I want to focus on verse 13 that states that so many have died “without having received the promises.” What is this referring to? What are the promises? The simple answer is that we have a shot at salvation from sin and a life eternal in God’s Kingdom which is to come.

            Throughout the Bible we see the people striving to reach the “promised land.” Abraham did this. Moses did this. Joshua did this. Joseph in death did this. Ezra coming out of Babylon reached once more the promised Jerusalem. When Jesus came, the promised land became the New Jerusalem, the heavenly kingdom of God on earth. When we say that Jesus is our King, that means His kingdom is real. Humanity has met the heavenly King, therefore we know there is a kingdom of heaven. WE are promised a place therein.


            Next we see in our scripture a long list of martyrdom. This followed up with a statement in verse 38 that I want to discuss briefly: “Of whom the world was not worthy.” This line really affected me when I was preparing for Bible Study and then this sermon. Is it at all possible that there can be people who are simply too good to be true? Could they be too good for this world even?

            I wonder then if every child that is ever born might be too good for this world! I remember back to the creation of humankind as it is portrayed in Genesis. God looks down on the sixth day at humankind and says “good” not once but twice. We are “good, good.” That is to say that we are “better” but not the best because only God is BEST.

            I would love it if this morning we can all just remember what it is like to be “good, good” again! I want to be good, good again. I want God to look down with favor on my life.

            I have known so many people in my life that I would categorize as being “as the world was not worthy of them.” I know that you have met such people too. Honestly, everyone such person like that that I have met has been a stalwart Christian who is the anchor of faith in the church. WE look at these people’s faith, and we are given that same faith in God.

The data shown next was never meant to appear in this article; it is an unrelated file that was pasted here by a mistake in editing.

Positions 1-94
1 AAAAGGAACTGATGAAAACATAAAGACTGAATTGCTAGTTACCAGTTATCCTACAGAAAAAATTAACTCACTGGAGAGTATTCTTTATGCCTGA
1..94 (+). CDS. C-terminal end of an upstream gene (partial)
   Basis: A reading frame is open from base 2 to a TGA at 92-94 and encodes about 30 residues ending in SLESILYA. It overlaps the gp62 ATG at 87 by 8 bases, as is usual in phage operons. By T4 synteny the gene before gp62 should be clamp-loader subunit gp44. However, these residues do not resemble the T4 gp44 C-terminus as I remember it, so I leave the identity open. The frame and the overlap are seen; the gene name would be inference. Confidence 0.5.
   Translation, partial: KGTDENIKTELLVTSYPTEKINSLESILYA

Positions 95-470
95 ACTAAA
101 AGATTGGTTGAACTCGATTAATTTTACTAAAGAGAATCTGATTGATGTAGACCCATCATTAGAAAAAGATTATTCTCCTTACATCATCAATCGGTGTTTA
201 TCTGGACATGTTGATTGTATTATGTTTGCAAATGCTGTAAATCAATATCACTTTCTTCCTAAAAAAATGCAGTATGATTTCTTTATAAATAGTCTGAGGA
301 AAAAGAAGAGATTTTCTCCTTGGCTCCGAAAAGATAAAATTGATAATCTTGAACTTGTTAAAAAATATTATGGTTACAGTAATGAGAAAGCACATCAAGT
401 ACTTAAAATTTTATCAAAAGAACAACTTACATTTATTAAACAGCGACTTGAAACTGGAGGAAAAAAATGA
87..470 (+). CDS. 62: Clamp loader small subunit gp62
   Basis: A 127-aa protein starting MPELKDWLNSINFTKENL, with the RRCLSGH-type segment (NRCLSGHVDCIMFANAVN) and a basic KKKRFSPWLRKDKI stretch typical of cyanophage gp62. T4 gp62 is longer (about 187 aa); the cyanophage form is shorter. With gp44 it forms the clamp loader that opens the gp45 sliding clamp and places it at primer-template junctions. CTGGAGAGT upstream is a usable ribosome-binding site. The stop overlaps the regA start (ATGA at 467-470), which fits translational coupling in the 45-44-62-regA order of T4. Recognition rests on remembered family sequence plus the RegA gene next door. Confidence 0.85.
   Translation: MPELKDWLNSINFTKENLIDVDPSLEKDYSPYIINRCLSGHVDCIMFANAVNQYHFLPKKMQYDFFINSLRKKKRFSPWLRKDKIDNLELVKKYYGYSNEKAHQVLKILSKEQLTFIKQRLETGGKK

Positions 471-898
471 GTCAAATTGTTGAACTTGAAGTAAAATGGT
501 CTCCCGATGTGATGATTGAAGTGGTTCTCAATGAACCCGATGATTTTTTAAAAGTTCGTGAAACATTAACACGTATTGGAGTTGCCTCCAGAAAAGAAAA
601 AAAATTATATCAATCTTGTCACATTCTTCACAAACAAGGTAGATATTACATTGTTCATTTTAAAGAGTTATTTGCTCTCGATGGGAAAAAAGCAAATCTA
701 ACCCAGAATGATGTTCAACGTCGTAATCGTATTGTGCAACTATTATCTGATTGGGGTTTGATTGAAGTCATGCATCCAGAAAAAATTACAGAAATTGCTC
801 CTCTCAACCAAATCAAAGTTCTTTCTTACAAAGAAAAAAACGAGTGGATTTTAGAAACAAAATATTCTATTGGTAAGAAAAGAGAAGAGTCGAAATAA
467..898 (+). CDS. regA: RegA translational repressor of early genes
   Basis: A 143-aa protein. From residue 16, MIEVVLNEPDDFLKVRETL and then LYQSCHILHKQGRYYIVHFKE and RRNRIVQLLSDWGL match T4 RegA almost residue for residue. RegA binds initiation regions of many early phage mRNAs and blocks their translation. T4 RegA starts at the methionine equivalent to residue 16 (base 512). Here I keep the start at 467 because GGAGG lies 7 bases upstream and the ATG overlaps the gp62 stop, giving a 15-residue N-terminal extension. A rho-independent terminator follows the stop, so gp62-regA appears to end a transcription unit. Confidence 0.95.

Do you all know what today is? It is Halloween—or All Hallows Evening. That is where we get the name “Halloween.” Where I grew up in Los Angeles, it was also widely known as “Dia de los Muertos” or “The Day of the Dead.” So, on this day we are supposed to honor the people who have gone before us. I want to do that because there have been people that I have come to know and love here in this church for whom this world was never good enough. I know for sure that they are now in that good, good place, that better place, with God in heaven.

            Wow, where to start? First, I apologize to those of you here who will not know of whom I speak. I ask for your patience. First then, I wish to remember Grace Kamai. My memory of her is when I found myself in the ICU with my family away. She had heard that I was there and came to be with me as I was hooked up on the heart monitor and all. She said to me with tears in her eyes, “Sometimes a pastor needs prayer, too.” She prayed over me. She was the rock of her family. She poured all of her heart and soul into her children and grandchildren. She was a Saint. This world was never worthy enough for her soul, so I am happy she is in heaven now.

            As much as I loved and felt loved by Grace Kamai, Ruth Cassell became very much a surrogate mother to me while she was with us. What an honor it was to have been part of her fold. She took in everybody as if they were her first-born children. Yeah, she could be a little ornery at times—but you see that reminded me of my own mother all the more.  She sincerely cared for people in that way that touches the heart. No way was this world worthy for such a soul as hers. I wonder what kind of organ she is playing in heaven.

            I was just thinking that I could go on naming person after person from this church who were so good and kind that this world could never be worthy of them. We have had some really good, good people among us here. There were saints and angels that never really belonged here perhaps. It is better that they are with Jesus.

            This church is still filled with really good people. Let me just tell you that all of you here today—the world is not worthy for the goodness and grace that you have shown me and one another. I do not want you leaving here today simply feeling good; I need you to know that you are good. You are good people. It is an honor to be a part of this church.

            I cannot name “who’s who” because you are still alive and do not want to embarrass anyone in the sermon.


            The last line of the scripture talks about perfection, that is our being made perfect. The Greek here is τελος (telos) and is a reference to the End Times when Jesus comes again. Be perfect! Live your days in goodness and grace, knowing that you live with the faith of Jesus, which is the promise of being with God.